Covid-19 vaccine: a doctor answers 5 questions on implementation and distribution

Editor’s Note: With the Food and Drug Administration issuing authorization for the emergency use of a vaccine to limit the spread of the coronavirus, you may have questions about what this means to you. If you do, send them to The Conversation and we’ll find a doctor or researcher to answer them. Here, Dr. Jason McKnight, a primary care physician at Texas A&M University, answers five questions about ongoing implementation and deployment. I have heard that I may still have to wear a mask even after being vaccinated. Because?

It will likely be the continuing recommendation that everyone wear a mask when in public even after receiving the COVID-19 vaccination. Although these vaccines appear to be highly effective in preventing infection from the disease, even with 95% effectiveness, this means that around 5% of people who receive the vaccination can still be infected. Wearing a face mask helps decrease virus transmission in those situations where the vaccine does not prevent disease.

Additionally, continuing to wear a mask can help prevent the spread of other respiratory diseases, which can help prevent the health system from being overwhelmed, as we are already seeing during the pandemic. Finally, it is possible that some individuals receiving the vaccine may have an asymptomatic infection and wearing a mask also helps prevent the spread of the disease in that situation.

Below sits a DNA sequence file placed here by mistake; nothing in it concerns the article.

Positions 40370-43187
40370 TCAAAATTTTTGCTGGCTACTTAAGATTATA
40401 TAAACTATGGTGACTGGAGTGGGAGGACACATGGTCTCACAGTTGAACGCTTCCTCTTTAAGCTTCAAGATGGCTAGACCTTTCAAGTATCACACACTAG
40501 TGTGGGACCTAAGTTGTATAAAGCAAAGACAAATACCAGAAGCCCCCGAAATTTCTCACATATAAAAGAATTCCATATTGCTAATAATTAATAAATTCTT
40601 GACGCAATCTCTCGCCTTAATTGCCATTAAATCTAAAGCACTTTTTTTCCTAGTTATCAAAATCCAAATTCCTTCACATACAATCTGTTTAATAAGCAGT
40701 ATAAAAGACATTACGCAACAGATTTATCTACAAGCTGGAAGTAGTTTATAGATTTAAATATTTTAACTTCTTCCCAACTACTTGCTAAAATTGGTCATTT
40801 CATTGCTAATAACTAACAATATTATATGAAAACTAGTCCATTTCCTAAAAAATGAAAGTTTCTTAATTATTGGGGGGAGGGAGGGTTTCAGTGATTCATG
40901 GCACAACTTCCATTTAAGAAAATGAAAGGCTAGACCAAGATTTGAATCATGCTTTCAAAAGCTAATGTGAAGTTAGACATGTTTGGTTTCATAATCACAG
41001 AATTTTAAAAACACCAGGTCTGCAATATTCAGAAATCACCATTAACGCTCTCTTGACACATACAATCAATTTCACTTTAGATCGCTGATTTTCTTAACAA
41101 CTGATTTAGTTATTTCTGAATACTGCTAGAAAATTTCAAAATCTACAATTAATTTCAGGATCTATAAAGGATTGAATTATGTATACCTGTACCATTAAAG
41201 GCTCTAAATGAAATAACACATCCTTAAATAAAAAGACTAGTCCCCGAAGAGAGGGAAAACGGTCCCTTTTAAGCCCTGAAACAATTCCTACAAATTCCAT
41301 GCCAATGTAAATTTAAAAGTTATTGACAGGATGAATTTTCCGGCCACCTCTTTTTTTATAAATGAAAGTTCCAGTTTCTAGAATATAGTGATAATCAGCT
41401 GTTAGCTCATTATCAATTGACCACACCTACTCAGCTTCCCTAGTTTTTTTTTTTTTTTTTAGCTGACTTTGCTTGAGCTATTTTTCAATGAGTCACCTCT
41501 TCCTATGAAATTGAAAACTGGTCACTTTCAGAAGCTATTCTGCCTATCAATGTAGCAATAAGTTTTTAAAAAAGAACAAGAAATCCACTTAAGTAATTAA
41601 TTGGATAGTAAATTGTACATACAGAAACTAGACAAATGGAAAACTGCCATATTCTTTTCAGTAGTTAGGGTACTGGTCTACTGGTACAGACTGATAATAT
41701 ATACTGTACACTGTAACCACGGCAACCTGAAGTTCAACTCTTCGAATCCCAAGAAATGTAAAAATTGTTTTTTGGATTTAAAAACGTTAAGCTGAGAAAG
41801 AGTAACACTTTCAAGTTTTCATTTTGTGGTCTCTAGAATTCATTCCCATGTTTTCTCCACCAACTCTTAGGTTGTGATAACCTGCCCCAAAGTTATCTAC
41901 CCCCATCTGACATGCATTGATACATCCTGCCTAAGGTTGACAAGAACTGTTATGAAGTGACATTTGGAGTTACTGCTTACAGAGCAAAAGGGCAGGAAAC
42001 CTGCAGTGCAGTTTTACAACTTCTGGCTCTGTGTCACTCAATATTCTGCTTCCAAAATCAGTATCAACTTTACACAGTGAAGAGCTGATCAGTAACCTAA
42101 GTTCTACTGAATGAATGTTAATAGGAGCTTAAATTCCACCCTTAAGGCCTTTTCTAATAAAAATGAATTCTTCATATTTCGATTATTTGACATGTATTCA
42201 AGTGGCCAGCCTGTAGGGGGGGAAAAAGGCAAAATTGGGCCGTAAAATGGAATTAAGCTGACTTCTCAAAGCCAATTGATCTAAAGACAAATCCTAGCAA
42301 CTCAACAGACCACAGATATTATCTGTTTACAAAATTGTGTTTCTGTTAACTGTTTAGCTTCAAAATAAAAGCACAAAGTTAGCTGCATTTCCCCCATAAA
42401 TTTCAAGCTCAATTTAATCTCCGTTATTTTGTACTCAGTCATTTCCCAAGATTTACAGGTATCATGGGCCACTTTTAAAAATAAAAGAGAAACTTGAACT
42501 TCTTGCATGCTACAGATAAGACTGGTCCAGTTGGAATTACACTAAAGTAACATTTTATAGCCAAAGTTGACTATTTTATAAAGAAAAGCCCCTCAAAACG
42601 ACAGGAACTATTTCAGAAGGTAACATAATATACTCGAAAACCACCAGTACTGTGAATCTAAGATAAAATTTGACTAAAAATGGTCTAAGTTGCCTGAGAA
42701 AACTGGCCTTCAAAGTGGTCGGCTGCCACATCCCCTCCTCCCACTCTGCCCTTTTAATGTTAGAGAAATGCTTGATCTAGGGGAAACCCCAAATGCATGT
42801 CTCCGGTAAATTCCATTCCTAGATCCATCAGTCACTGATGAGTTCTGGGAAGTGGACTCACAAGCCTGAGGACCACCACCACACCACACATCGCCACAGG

If I receive the Pfizer vaccine for the first dose, how can I ensure that I receive the Pfizer vaccine for the second time?

Distribution of the Pfizer vaccine is designed to meet the need for the second dose. The clinic, hospital, or pharmacy where you are vaccinated will keep a record of the vaccine you have received, just as you will, to ensure that your second dose matches the first dose.

How will public health experts monitor the safety of the vaccine as it is distributed to larger groups of people?

Public health experts and vaccine manufacturers will continue to monitor the safety of the vaccine in a number of ways. First, people vaccinated in clinical trials will continue to be followed to ensure there are no long-term safety concerns.

Additionally, there is what is called a Phase IV post-marketing surveillance study, which will allow many vaccinated people to be followed up long-term to ensure safety complications do not arise and to ensure that the vaccine remains as effective as initially thought. .

How will I know when it is my turn to vaccinate?

To find out when it’s your turn to get vaccinated, contact your health department or doctor. They will receive updates and more information on who should be vaccinated and when. If you have any questions about the vaccine and timing of administration, contact your doctor.

Where will i get a vaccine?

Although the exact distribution of vaccines is not yet well established and depends on the state in which you reside, most vaccines will likely be sent to hospital systems, health professionals’ offices and some pharmacies. To find out the nearest place where you can get vaccinated, contact your local health department or doctor.

[Deep knowledge, daily. Sign up for The Conversation’s newsletter.]The conversation

Jason R. McKnight, clinical assistant professor, primary care and population health, Texas A&M University

This article was republished by The Conversation under a Creative Commons license. Read the original article.

The conversation

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